If the bios flash chip has physically failed, it must be replaced with one that has already been flashed.

The manual for your model
945gct-m/1333 v. 3.0 support

does not show where the bios flash chip is.

Picture here:

however, I don't see a bios chip in a socket, unless it's what appears to be the black chip with the 4 leads each side top and bottom near the bottom right corner.

Most recent mboards have the bios flash chip soldered into the mboard. If the bios chip is not removable, it's not an amateurs job to replace it.

In any case, if you can get another mboard for only $31, that's cheaper than it would be to replace the bios chip even if it is in a socket.

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April 26, 2010 at 08:17:58
Thanks for the help, Went ahead and bought a new board off Newegg....
Its a G31 Chipset so i am happy!
Thank you all!

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April 26, 2010 at 10:42:22
We're glad to hear you found a solution.

NOTE that many ECS mboards are actually made by the same parent company that makes what are sold as PCChips brand mboards, and sometimes other possible brands mboards - Hsing Tech - in that case they are identical to a PCChips model (PCChips uses different model numbers) and merely have ECS labelling on them. Often the manual is generic and mentions nothing about ECS (Elite Computer Systems) in the body of the manual in that case, the ECS model number may be on the cover page of the printed manual, but nowhere in the body of the manual, but sometimes ECS makes their own version of the generic manual . Hsing Tech has a reputation of using the absolute cheapest bios flash chips they can on the mboards they make, and for flashing the bios to fail more often than average because the el-cheapo flash chip has physically failed while flashing.

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April 26, 2010 at 19:49:02
Yup, and thanks! I Found out that ECS was the same as PCChips, I have owned 2 boards from them, Fool me once, Shame on me, Fool me twice, Shame on you. Never will Buy ECS/PCChips again, Not only is the reputation bad but this particular motherboard would malfunction I.E Mouse would freak out and go haywire. Glad to be Rid of it!

Thanks Again!

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April 27, 2010 at 13:08:30
If the ECS mboard has a stuck on label with it's model number on it, it was definitely made by Hsing Tech - mboards made by them usually do not have any model number printed on the surface of the mboard, but they do have the Rev or Ver of the model printed on them. If the ECS model number is printed on the mboard surface , then the mboard could have been made by ECS or another maker for ECS, or it's quite possible Hsing Tech did that special order for ECS. Hsing Tech mboards usually have at least some re-named chips - the names / models are used only by Hsing Tech - e.g. if any chip model number starts with HT the mboard was made by Hsing Tech.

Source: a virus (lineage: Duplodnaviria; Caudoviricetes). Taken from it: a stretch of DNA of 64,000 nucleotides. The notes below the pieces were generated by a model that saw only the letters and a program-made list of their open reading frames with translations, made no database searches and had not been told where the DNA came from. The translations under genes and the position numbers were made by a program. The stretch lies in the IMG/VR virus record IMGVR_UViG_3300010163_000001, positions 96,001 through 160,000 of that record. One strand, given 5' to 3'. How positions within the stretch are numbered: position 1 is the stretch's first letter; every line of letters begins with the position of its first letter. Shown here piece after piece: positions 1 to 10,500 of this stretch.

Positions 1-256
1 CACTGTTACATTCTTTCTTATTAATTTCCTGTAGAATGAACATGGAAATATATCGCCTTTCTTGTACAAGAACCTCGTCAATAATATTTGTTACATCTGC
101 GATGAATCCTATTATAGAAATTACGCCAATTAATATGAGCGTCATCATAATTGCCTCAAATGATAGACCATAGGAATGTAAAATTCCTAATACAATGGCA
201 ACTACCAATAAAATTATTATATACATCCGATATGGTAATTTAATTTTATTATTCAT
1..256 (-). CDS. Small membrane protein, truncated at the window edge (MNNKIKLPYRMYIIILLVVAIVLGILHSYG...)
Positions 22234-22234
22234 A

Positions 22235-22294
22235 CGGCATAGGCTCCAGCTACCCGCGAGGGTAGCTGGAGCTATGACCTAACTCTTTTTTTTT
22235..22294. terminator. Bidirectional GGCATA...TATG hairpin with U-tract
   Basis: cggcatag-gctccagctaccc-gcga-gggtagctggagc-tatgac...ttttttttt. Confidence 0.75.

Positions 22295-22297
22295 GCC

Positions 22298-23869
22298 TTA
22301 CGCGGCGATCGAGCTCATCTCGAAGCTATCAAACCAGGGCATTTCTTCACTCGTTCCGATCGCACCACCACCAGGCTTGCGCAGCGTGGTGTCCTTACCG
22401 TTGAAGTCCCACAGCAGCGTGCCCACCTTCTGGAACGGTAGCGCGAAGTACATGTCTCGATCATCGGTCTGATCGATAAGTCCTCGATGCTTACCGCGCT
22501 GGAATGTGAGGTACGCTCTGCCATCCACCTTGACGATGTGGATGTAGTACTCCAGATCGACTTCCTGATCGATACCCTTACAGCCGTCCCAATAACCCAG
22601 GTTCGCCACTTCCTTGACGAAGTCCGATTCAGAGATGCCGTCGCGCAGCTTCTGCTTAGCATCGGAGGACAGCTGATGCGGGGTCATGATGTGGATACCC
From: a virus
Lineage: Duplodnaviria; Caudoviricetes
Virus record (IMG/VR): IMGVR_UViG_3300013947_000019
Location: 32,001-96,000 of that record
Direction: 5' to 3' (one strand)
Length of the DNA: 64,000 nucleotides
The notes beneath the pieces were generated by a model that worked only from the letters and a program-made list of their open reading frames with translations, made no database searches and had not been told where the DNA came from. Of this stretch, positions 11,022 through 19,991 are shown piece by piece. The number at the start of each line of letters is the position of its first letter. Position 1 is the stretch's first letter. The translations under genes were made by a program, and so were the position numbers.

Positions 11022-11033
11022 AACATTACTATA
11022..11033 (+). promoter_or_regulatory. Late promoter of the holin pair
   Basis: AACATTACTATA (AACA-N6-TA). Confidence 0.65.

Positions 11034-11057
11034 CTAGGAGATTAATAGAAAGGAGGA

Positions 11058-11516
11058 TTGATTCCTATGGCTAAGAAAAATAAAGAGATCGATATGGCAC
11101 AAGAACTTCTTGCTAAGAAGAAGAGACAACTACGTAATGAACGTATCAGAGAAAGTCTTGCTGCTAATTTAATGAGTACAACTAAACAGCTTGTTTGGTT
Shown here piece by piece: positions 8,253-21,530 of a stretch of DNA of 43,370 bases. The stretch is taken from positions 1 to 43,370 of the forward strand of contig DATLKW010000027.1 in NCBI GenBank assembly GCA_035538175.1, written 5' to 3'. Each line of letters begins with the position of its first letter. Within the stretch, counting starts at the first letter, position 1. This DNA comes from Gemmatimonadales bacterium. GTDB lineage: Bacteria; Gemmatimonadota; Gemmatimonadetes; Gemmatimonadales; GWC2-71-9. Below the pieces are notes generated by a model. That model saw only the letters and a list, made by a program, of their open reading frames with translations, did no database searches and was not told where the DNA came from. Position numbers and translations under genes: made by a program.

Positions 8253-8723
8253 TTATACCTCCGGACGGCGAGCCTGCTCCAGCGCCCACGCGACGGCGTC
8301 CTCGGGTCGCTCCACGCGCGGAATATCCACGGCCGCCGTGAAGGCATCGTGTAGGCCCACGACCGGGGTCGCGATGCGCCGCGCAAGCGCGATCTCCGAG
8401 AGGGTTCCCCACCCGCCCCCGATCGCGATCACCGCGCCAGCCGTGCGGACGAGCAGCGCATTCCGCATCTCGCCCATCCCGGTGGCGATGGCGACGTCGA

"Mouse would freak out and go haywire"

That's probably got nothing to do with it being and ECS or Hsing Tech mboard.

If it's a corded mouse, it's common for one or more of the wires to get broken inside the cord after it has been used a lot, or at any time if the cord was yanked on, often near where it enters the mouse.
The mouse's cursor can behave as if it's being controlled by something or jump all over if a wire is broken but it's ends are still touching each other (intermittent or poor connection), or only move in one of up and down or sideways (broken wire, it's ends are not touching each other) . The symptoms may appear / disappear when you wiggle the cord near where it enters the mouse.
Try another mouse.
Also, make sure there are no keys such as cursor keys stuck in the down position on your keyboard when the mouse cursor behaves weirdly.

The same applies to corded keyboards.

If it's a wireless mouse,
- you must install the software for it properly - follow the mouse manufacturer's installation directions
- other wireless devices MAY interfere with the wireless mouse's wireless connection and cause it to behave weirdly
- it's transmitter / receiver that plugs into USB may not work properly if it's plugged into the front ports on a desktop case, or if it's plugged into a mutiport port USB hub that plugs into only one USB port directly connected to the mboard. It should work fine when pligged into a USB port directly connected to the mboard - one in the I/O area on the back of the case where most of the ports are on a desktop computer, or in port built into a laptop's base.

If a corded mouse is connected via USB, the same things about USB ports apply.